27 November 2012

Nigeria: NERC, Others to Brainstorm On Investment Prospects in Gas-to-Power

The Nigerian Electricity Regulatory Commission (NERC) has said it is initiating measures that would enhance private investment in natural gas-fired electricity generation in Nigeria, in line with the Federal Government's reform exercise in the power sector.

Towards this end, NERC in conjunction with the National Association of Regulatory Utility Commissioners (NARUC) and United States Agency for International Development (USIAD) are planning a three-day workshop to explore potential openings available for private investment in gas-to-power in Nigeria.

According to the Assistant General Manager, Media, NERC, Mrs. Maryam Abubakar, in Abuja, the workshop, scheduled for Lagos would involve a team of experts from NARUC and other experts in the field of natural gas-fired electricity generation extensively examine with their Nigerian counterparts on possible measures to enhance investment in gas-to-power within the country.

NARUC is an association of public service commission in the United States that has been in a twinning partnership with NERC to help improve its capacity to regulate Nigeria's emerging power sector. The partnership has seen NERC take valuable contribution on standard regulatory practice from the Michigan Public Service Commission (MPSC), District of Columbia Public Service Commission (DCSC), Missouri Public Service Commission (MOPSC), Indiana Utility Regulatory Commission (IURC) and Arizona Public Service Commission (AZPSC).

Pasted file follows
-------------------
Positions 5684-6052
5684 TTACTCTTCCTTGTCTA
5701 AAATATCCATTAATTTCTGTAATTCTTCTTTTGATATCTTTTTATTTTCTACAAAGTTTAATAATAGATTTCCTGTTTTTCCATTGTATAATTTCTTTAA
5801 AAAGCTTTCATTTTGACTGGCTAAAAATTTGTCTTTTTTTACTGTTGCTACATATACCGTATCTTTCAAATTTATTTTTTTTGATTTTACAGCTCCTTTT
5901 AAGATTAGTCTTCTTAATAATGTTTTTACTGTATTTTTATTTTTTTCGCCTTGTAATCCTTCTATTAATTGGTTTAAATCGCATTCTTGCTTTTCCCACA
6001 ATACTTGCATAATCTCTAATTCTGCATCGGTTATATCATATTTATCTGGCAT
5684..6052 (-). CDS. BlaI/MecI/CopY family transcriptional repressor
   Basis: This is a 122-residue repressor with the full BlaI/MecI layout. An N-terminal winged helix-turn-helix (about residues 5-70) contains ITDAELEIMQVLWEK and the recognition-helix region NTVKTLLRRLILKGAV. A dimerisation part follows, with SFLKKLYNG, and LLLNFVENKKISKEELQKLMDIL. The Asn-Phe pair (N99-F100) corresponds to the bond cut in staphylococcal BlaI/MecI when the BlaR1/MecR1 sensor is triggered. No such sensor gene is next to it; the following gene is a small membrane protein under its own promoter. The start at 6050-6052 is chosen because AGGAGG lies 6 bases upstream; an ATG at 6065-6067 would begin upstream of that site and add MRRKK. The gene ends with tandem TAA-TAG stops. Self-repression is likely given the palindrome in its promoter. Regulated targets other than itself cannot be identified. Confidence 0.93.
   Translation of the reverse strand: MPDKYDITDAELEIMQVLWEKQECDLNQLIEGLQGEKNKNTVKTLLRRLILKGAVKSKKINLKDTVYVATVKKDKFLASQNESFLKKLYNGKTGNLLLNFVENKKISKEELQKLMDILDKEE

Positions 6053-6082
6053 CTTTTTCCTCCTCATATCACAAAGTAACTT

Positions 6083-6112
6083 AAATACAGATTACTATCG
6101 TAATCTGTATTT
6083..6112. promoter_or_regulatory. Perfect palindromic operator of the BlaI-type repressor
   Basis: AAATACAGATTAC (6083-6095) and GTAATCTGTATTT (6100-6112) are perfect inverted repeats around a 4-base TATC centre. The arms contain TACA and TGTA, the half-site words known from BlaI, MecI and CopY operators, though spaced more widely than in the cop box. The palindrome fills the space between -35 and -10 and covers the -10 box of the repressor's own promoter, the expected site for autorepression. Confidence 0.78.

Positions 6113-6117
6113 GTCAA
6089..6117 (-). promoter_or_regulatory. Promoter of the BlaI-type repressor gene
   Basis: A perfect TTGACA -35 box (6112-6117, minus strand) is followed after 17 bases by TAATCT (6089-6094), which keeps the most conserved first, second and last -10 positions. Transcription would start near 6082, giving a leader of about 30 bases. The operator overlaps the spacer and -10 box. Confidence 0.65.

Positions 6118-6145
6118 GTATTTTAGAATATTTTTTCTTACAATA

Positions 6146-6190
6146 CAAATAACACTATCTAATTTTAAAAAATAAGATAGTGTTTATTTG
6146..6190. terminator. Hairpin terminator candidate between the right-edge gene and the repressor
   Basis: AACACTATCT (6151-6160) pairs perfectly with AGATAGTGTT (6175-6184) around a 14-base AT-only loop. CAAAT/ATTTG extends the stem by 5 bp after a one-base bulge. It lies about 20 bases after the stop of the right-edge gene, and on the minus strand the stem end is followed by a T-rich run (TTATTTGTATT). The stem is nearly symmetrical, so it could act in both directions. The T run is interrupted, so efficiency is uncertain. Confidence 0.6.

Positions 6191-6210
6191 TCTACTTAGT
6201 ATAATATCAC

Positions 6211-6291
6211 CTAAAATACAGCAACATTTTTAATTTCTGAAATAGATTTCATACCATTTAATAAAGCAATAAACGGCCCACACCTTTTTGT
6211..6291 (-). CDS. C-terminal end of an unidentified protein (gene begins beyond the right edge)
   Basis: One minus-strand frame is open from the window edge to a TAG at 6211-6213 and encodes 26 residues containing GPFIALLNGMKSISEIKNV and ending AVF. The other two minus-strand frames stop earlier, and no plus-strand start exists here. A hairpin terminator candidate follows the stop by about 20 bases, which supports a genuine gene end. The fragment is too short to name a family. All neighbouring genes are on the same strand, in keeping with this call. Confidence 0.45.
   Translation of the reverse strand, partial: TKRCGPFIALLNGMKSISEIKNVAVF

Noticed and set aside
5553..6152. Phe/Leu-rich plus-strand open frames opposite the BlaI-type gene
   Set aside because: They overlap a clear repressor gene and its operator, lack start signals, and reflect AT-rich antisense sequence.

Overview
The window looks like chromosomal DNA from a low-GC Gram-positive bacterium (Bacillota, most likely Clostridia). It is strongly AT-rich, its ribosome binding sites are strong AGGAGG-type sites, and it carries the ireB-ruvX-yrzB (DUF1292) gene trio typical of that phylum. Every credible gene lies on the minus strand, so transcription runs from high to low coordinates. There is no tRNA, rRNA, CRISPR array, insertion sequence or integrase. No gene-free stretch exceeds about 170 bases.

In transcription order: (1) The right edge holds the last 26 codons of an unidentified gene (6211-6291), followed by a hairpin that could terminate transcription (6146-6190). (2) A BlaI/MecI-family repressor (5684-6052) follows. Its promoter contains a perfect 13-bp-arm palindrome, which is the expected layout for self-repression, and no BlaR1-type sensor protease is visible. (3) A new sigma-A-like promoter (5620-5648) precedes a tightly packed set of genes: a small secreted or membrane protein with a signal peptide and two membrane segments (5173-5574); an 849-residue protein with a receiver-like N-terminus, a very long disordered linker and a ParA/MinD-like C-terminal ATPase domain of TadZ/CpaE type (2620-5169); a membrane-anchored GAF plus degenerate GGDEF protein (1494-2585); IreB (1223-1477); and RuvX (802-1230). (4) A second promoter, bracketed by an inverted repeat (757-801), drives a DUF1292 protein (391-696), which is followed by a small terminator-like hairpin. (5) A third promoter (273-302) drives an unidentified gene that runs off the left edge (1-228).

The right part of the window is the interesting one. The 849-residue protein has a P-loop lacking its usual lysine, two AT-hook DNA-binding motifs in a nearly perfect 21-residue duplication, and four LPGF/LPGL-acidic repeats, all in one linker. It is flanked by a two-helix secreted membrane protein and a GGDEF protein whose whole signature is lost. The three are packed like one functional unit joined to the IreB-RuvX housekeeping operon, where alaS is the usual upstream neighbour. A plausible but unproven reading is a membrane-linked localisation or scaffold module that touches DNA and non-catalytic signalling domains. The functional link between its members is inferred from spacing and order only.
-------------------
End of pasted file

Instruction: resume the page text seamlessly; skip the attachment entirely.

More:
Abubakar explained that the workshop would concentrate on issues ranging from global gas-to-power business in relation to the Nigerian gas market as well as its potential to enhance electricity production in the country.

She also noted that the workshop would assess current regulatory environment and financial issues affecting investment in gas-to-power within Nigeria, the regional gas transportation framework of the West Africa Gas Pipeline Authority (WAGPA) and other factors affecting the emergence of a sustainable gas-fired electricity generation in the country.

According to Abubakar, other issues like investment drivers in the gas-to-power business, developing an integrated natural gas value chain, cost recovery in natural gas business as well as development of a framework for sustained private sector participation in gas-to-power would equally dominate proceedings at the workshop.

"Developing tariffs for integrated natural gas value chain will equally be discussed because each and every component of the gas chain including production, gathering, processing, pipeline and distribution systems must be compensated adequately for investments made and expenses incurred.

"Regulators will need to appreciate the economic factors relevant to gas projects in order to affectively establish prices to recover investments. How should these prices be contained in the tariff or other pricing structures for natural gas production, gas processing, gas transportation and distribution, these are some of what will be discussed at the workshop," she explained.

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